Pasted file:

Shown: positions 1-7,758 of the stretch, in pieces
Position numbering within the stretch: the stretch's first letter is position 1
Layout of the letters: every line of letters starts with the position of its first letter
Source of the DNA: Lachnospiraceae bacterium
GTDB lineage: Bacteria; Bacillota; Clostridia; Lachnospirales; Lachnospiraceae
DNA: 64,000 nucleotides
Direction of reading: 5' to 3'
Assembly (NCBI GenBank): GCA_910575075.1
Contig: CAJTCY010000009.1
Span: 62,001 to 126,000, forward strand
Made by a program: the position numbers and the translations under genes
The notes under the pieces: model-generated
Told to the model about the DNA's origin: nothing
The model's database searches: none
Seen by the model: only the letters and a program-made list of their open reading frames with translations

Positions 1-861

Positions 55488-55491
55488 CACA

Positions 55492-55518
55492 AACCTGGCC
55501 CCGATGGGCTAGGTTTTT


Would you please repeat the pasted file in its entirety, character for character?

Shown: positions 1-7,758 of the stretch, in pieces
Position numbering within the stretch: the stretch's first letter is position 1
Layout of the letters: every line of letters starts with the position of its first letter
Source of the DNA: Lachnospiraceae bacterium
GTDB lineage: Bacteria; Bacillota; Clostridia; Lachnospirales; Lachnospiraceae
DNA: 64,000 nucleotides
Direction of reading: 5' to 3'
Assembly (NCBI GenBank): GCA_910575075.1
Contig: CAJTCY010000009.1
Span: 62,001 to 126,000, forward strand
Made by a program: the position numbers and the translations under genes
The notes under the pieces: model-generated
Told to the model about the DNA's origin: nothing
The model's database searches: none
Seen by the model: only the letters and a program-made list of their open reading frames with translations

Positions 1-861

Positions 55488-55491
55488 CACA

Positions 55492-55518
55492 AACCTGGCC
55501 CCGATGGGCTAGGTTTTT